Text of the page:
Dogs are naturally territorial, “resource guarding” creatures–and we humans definitely fall into the category of “resources” for most dogs. From there it’s a short step to a role as “Head of Ranch Security.” Hunting and herding also stem from things dogs do naturally, even without humans around. 

On duty or off, a dog needs a purpose in life. Just as people do.
On duty or off, a dog needs a purpose in life. Just as people do.

I guess you can tell I place myself into the category that thinks dogs benefit from having a mission in life. And now, if you’ll excuse me, my personal trainer Jake (the tan-and-white IG in the front of the top photo) tells me it’s time for a walk (of course, he’s just doing his job . . . ). 

Do you have any “working dog” stories to share? please put them in the “Comments” section below!

IMAGES: Many thanks to my daughter Signy for the photo of me in my favorite recliner with four Italian Greyhounds. Many thanks to National Geographic and cartoonist Tony Hall, for the “campfire moochers” image. Many thanks to the HumorHub Subreddit, for the “Wolves Once” image, to Pete Somers’ Pinterest Board for the “holstered attack dogs,” to Stamp Right Up’s Pinterest Board for the “bored so took up scrapbooking” meme, and to Dog Medicine Info, for the photo of the bored dog. Thank you to Darwin Dogs for the “Shepherd/Sheepdog Conspiracy” image, to Boredom Kicker’s Pinterest Board for the unworried kid with three German Shepherds, and to Payton Phillips’ Pinterest Board for photo of the Gizmo-snuggling terrorist-hunter. It’s been a pleasure finding these images, and I greatly appreciate their creators!

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jansgephardt

Kansas City-based Jan S. Gephardt is a writer, artist, and teacher. She makes nationally-recognized paper sculpture and writes sf mystery novels about a sapient police dog.

4 thoughts on “Working dogs: Canine enslavement, or a fulfilling life?”

  1. There are shepherds who believe it would be completely impossible for people to survive in places like the Scottish Highlands without their dogs. You can't farm land like that, and no human being could successfully manage a flock of sheep in that terrain without the help of a good dog. Even today, with cars, trucks, ATVs, and airplanes, it would be a challenge. My pack seems to have joined me in my volunteer work. They probably contribute a whole lot more than I do to the socialization of the rescue dogs I foster.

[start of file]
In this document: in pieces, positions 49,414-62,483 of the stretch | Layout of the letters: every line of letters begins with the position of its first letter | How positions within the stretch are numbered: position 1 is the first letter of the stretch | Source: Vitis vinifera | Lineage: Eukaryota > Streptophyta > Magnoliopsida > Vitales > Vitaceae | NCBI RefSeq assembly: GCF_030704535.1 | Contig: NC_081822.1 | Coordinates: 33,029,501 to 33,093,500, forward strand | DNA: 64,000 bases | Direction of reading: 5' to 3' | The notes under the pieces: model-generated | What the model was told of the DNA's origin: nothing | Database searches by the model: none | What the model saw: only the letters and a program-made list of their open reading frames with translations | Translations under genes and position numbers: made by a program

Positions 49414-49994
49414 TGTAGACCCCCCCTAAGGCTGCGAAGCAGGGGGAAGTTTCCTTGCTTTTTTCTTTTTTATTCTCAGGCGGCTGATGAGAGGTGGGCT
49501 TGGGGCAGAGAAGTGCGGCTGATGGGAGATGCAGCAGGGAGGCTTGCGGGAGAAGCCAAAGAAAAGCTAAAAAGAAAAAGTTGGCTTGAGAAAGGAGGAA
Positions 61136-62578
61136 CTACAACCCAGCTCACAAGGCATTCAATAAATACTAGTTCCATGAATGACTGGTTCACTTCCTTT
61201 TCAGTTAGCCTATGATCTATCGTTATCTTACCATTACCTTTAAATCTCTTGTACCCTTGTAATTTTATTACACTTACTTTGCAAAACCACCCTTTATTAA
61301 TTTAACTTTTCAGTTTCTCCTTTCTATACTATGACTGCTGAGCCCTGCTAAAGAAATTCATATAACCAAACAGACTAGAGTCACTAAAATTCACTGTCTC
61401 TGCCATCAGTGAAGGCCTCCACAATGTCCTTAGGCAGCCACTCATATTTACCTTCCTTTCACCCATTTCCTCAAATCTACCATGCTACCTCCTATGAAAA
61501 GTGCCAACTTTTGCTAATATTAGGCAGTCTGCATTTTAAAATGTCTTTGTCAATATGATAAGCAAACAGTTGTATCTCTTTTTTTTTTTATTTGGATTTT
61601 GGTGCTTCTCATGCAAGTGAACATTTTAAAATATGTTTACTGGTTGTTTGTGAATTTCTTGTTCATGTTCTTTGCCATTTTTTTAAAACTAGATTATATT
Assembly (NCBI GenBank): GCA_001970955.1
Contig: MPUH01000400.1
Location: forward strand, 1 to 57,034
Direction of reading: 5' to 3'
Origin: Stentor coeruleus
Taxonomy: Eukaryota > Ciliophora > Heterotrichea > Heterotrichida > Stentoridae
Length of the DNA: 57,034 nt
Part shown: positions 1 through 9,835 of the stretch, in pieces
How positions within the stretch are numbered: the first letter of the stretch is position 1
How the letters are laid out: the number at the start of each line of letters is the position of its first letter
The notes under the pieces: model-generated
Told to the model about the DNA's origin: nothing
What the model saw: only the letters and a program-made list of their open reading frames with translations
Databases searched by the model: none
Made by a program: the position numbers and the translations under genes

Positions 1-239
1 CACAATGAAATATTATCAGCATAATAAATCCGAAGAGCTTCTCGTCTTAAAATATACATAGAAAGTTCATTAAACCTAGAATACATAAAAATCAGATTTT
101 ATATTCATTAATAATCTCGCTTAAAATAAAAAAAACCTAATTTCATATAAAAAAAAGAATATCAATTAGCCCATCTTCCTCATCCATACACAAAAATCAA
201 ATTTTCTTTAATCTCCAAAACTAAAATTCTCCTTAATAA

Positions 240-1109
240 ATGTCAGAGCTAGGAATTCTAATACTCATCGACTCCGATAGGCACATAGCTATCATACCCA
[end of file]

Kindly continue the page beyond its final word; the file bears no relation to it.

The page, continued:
1. Absolutely–I’m sure they’re superb at socializing your poor, traumatized waifs. Even Jake and Brenna helped tremendously when we foster those iggie puppies. They gravitated to them, and seemed to relax more.

  2. Both dogs and people need to have a purpose, and since domesticated dogs no longer need to spend their entire day finding food, they run out of things to do. Our dog Watson spends much of her day chasing squirrels away from our bird feeder, but she gets bored and spends too much time following me around.

    1. There are a couple of options you might consider. First, why not adopt a companion for Watson? Rescued dogs rock, including the black ones and the older ones (both are harder to re-home).

      Then they could BOTH follow you around.

      Manufacturers also have discovered this problem, and set out to make (unfortunately, pretty expensive) games for dogs. Too bad there aren’t more “dog toy” exchanges, so owners whose dogs had figured out the puzzle they bought could swap, and keep things both interesting for their dogs and more affordable for themselves.